Critical Colonization — The Concept under Scrutiny
- 0 Comments
- 12673 reads
The term critical colonization has attracted increasing attention over the past 5 years. Accepted by some and viewed with derision by others, critical colonization has been regarded by a number of publications as synonymous with local infection1-4 through its association with the criteria for wound infection developed by Cutting and Harding,5 a benchmark for diagnosis that appears to have gained relatively broad acceptance. Others have dismissed the concept of critical colonization as a myth, expressing the view that a wound is either infected or not, with no prodromal phase of infection.6 In order to advance understanding of delayed healing in the absence of an obvious clinical cause, the basic concept of critical colonization deserves consideration.
If alternative explanations for delayed healing can be identified, patient morbidity potential can be reduced; therefore, delayed healing must be placed accurately into context to help avoid making or perpetuating inappropriate assumptions. This paper reviews the emergence of the concept of critical colonization from an historical perspective, discusses assumptions that have been made, and presents scientific evidence collated from the literature. This approach draws some parallels with the criteria for wound infection developed by Cutting and Harding5 where a review of the literature led to the collation of traditional and additional diagnostic features of wound infection and the development of an entirely new approach to identifying clinical wound infection.
Development of the Concept
The term critical colonization was first coined in 1996 by Davis7 in a poster presented to a joint meeting of the Wound Healing Society and the European Tissue Repair Society. Using case studies, Davis demonstrated how delayed healing in wounds could be reversed through appropriate use of topical antiseptics. She also defined the condition of the wound in relation to bacterial presence. Using a modified model for infection first published by Ayton,8 Davis introduced the notion of critical colonization within the infection spectrum (from sterile to contaminated to colonized to critically colonized to infection) and defined it as “multiplication of organisms without invasion but interfering with wound healing.”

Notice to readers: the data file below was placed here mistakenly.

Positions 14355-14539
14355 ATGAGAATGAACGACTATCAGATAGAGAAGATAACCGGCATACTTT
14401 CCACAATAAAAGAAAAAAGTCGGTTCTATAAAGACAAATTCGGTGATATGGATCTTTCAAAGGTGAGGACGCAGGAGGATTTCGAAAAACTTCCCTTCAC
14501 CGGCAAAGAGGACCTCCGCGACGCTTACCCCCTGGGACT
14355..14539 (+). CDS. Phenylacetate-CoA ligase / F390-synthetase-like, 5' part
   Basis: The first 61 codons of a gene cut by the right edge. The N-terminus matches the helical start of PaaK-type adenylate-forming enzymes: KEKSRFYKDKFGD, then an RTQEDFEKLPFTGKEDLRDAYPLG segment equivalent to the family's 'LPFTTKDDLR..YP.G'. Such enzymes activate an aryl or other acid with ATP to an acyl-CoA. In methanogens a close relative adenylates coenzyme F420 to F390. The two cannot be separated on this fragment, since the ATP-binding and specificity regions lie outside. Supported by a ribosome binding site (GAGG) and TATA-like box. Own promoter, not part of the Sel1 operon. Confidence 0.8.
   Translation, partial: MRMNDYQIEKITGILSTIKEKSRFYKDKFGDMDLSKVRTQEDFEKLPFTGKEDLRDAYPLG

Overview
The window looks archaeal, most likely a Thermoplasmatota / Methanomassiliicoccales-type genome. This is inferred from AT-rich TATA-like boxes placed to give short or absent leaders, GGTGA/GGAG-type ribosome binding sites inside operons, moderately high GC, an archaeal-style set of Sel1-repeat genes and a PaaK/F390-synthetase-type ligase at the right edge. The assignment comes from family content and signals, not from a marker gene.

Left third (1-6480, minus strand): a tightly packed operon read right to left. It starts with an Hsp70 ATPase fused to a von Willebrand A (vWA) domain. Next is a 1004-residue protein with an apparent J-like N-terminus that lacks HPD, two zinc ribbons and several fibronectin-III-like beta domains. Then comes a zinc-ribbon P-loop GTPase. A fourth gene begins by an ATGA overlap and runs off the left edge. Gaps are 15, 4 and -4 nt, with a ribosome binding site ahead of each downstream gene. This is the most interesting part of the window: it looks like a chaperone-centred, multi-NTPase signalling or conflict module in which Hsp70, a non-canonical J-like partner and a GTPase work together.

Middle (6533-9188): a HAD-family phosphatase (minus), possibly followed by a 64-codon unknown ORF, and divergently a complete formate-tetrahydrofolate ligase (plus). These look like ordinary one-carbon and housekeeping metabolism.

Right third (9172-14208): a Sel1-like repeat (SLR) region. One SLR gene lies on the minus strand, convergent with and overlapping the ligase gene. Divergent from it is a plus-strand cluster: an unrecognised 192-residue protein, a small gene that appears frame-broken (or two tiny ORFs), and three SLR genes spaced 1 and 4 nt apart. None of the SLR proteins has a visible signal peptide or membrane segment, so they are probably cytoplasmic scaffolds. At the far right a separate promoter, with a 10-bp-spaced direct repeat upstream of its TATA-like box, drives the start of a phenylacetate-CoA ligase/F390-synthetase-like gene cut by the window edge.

Davis also stated that “the classic signs of infection must be reassessed to include the ‘critically colonized’ wound,”7 offering the first association with local infection. In support of her treatise, Davis cited Danielson9 and a clinical study with microbiological screening by Trengove10 espousing the notion that the presence of pathogens, with or without host reaction, could interfere with healing. Currently, the absence of a host response is viewed as a fundamental link to understanding the concept of critical colonization.
Davis continued to champion the term critical colonization but little if any notice was taken until Kingsley11 renamed her model of wound infection “the Wound Infection Continuum.” This model would appear to bear the most relevance to acute wounds because even though the first stage — sterility — is not a feature or even a therapeutic goal in chronic wounds, the wound infection continuum is most closely associated with chronic wounds.
1. Sibbald RG, Meaume S, Kirsner RS, Munter KC. Review of the clinical RCT evidence and cost-effectiveness data of a sustained-release silver foam dressing in the healing of critically colonised wounds. Available at: http://www.worldwidewounds.com/2005/december/Sibbald/Silver-Foam-Dressin.... Accessed May 16, 2006.
2. Edwards R, Harding KG. Bacteria and wound healing. Curr Opin Infect Dis. 2004;17(2):91–96.
3. Jorgenson B, Price P, Anderson KE, et al. The silver-releasing foam dressing, Contreet Foam, prompts faster healing of critically colonised venous leg ulcers: a randomised controlled trial. Int Wound J. 2004;2(1):64–73
4. Schultz GS, Sibbald RG, Falanga V, et al. Wound bed preparation: a systematic approach to wound management. Wound Rep Regen. 2003;11(suppl 1):S1–S28.
5. Cutting KF, Harding KG. Criteria for identifying wound infection. J Wound Care. 1994;3(4):198–201.